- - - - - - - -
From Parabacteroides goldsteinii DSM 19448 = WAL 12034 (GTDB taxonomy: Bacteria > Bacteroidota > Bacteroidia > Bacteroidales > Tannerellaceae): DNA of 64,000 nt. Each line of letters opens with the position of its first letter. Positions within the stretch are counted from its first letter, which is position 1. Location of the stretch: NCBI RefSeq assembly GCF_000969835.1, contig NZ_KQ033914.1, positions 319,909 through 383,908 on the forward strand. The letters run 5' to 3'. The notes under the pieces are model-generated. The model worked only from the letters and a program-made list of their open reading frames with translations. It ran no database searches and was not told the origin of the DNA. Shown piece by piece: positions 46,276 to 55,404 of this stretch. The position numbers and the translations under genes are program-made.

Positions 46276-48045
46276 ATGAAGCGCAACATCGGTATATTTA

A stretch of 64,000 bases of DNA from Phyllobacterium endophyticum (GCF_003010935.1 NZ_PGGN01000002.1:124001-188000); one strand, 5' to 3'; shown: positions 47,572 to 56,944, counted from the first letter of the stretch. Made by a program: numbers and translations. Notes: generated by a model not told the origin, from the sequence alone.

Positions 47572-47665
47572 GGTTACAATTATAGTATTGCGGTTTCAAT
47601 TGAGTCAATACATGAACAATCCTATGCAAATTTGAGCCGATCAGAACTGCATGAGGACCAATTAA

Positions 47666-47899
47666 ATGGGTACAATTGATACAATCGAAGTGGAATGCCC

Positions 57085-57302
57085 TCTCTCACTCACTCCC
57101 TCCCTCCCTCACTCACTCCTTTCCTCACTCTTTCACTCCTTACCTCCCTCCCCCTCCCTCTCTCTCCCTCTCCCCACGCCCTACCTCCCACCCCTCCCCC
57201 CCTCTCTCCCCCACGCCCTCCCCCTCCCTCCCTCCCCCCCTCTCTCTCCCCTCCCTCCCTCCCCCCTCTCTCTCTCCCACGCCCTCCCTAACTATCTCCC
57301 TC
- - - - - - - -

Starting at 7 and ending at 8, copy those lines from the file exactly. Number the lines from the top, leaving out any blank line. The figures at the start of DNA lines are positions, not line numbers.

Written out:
47601 TGAGTCAATACATGAACAATCCTATGCAAATTTGAGCCGATCAGAACTGCATGAGGACCAATTAA

Positions 47666-47899